The Man And The Writer: Emmanuel Iduma
Anyone who’s conversant with the arts community in Nigeria knows of Emmanuel Iduma. He is a writer, editor and art critic. In 2009, he founded Saraba Magazine, a nonprofit literary magazine which aims to publish the finest emerging writers and create an unending voice for them. Today, it has become one of the most read literary magazines in and out of Africa.
He has three books to his credit; with the most recent A Stranger’s Pose published a couple of months ago. He works as a member of the faculty at the School of Visual Arts in New York and he speaks to us about his life and his journey.
What’s your writing ritual like?
Nothing stringent. When I’m working on something, however long or short, I work with a word count in mind. And divide it according to the number of days between when I start and when I hope to finish.
Usually, I leave a day or two for revisions.
Is there anything you find challenging in your writing?
Describing a place.
Who are your favourite authors?
Right now I’m re-reading John Berger’s Here is Where We Meet. When I was 15, I plagiarised passages from Cyprian Ekwensi’s People of the City in a manuscript that is now lost. I hope nobody finds it.
I look for every opportunity to talk about Anne Michaels.
You were on the curatorial team for the first Nigerian exhibition at the Venice Biennale in 2017. What did that feel like?
It was a momentous opportunity to address the way Nigeria’s history had evolved in relation to art. And I made new friends.
Your new book, A Stranger’s Pose is getting positive reviews and even made it to Vanity Fair’s Fall’s Best Foreign Books. How do you feel about this?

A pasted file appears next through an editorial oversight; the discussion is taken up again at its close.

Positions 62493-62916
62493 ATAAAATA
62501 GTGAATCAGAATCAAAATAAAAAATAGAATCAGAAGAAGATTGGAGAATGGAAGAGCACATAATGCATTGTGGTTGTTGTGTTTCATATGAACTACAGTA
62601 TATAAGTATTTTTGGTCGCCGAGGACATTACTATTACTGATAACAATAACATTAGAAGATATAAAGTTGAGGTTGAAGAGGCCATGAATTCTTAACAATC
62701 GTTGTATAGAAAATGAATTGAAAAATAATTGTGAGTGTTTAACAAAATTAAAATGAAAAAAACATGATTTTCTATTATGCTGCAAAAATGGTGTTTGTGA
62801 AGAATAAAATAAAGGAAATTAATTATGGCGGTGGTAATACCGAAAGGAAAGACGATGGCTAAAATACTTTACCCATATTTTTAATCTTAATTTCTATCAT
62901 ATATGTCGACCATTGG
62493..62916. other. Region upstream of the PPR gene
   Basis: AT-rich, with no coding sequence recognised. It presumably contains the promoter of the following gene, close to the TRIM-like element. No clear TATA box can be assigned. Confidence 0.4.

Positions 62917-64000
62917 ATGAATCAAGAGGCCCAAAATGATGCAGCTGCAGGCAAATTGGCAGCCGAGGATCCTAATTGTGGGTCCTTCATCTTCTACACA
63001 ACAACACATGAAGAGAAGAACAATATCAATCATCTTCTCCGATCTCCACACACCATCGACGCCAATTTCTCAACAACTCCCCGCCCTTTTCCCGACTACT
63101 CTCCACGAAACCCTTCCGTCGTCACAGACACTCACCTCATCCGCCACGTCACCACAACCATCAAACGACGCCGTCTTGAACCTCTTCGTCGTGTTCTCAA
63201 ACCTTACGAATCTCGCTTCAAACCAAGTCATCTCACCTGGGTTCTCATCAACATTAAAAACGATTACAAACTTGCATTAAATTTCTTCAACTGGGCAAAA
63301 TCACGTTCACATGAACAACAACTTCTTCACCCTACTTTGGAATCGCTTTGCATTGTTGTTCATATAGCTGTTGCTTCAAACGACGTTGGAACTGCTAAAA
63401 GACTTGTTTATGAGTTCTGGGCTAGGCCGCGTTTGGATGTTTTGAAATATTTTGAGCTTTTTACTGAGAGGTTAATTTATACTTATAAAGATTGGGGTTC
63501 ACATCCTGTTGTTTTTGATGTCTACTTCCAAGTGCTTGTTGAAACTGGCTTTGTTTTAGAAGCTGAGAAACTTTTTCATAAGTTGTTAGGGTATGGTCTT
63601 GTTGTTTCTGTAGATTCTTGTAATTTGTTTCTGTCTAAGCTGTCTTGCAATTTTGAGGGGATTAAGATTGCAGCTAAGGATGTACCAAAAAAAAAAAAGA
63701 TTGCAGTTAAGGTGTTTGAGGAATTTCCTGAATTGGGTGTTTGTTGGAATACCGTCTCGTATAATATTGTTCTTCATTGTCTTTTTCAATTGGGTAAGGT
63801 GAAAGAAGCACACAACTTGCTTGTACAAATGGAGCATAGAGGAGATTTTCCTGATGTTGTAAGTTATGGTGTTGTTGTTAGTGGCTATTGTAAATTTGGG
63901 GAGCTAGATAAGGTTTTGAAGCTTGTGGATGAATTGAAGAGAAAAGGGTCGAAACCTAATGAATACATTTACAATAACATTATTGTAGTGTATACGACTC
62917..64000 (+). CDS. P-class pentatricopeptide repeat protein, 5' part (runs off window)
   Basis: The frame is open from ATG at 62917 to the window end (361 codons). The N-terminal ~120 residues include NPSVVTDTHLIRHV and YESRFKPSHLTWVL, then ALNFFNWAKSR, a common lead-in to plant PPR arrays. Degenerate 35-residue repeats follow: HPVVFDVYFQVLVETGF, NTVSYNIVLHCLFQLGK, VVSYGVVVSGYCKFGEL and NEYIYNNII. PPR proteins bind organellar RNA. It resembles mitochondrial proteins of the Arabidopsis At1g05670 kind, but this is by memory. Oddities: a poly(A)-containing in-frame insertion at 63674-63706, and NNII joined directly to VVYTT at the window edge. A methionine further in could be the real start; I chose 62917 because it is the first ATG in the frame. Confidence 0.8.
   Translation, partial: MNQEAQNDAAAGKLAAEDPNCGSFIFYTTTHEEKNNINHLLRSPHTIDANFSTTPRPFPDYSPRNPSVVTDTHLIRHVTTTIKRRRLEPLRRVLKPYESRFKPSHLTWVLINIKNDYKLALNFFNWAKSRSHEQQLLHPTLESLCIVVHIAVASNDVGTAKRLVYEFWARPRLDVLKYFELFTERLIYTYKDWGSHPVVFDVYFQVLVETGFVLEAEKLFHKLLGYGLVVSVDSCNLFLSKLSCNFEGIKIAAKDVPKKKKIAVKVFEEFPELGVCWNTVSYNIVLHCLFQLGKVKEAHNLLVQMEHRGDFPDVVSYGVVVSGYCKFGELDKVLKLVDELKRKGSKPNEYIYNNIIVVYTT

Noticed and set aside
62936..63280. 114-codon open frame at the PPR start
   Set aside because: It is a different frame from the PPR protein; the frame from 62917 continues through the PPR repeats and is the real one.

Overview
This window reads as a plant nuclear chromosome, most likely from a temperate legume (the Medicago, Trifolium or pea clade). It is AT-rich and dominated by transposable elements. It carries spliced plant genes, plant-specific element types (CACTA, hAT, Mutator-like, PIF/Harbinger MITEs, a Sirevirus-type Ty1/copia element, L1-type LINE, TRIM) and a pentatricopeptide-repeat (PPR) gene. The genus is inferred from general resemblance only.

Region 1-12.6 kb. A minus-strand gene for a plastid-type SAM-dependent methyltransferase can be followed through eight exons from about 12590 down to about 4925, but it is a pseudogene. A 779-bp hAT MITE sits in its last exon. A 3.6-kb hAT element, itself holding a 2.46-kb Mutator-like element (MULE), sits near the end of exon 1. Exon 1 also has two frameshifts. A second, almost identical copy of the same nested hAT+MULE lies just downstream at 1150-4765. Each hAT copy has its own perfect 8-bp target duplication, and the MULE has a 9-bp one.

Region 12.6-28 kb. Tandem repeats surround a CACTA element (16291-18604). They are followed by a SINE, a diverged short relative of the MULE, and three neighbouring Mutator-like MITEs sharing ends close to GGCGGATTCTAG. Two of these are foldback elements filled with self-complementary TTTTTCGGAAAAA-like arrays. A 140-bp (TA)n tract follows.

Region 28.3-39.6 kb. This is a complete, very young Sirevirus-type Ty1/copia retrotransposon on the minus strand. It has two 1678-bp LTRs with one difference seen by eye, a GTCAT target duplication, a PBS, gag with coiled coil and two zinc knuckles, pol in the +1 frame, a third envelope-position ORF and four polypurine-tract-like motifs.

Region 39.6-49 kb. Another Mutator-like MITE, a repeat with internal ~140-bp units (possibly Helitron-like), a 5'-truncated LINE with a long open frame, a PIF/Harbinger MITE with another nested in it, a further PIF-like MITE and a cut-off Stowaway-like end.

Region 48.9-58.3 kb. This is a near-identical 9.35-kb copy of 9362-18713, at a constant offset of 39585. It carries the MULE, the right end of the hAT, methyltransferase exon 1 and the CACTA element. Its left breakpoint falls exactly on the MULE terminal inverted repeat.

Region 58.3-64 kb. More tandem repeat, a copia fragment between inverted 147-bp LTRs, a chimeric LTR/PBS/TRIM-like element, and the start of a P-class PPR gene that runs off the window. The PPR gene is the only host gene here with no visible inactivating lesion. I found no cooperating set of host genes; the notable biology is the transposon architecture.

I feel curious and hopeful. Stories are seeds in search of good soil. Have I cultivated my patch of earth well enough? Perhaps the seed can sprout.
At your book reading, there were a lot of mentions about African countries and cities, most of which the stories in your book are derived from, what do you think can be done about travelling within the continent?
Completing the Trans-Africa Highway is a good idea.
With your travelling experience, what would you say is the difference between Lagos and other cities you’ve been to and similarities?
All cities are containers for hope and hustle. Lagos is a bigger container than most.
What’s your biggest fear of travel?
I’m writing this after I missed my connecting flight. I don’t want that to happen again. I’m worried it would.
Asides writing, photography and art criticism, are there other fields you’re exploring at the moment?
When I was six or seven, I gathered a few props to produce a film. I feel ashamed not to have followed through with that.
You’re a member of the faculty at the School of Visual Arts, New York where you had your MFA in Art Writing. What’s the experience been like for you?
Each year I help students with their writing in relation to art. It has become easier to tell when a piece of writing I’m working on would lead me nowhere.
Do you have any advice for writers and storytellers who want to create a niche for themselves with their work?
Create distinctions, not hierarchies. No one form of writing is more important than the other.
If you were to highlight a major lesson you’ve learnt in your years of writing, what would it be?
I hope to do this for the rest of my life. It is one way to learn humility and generosity of spirit.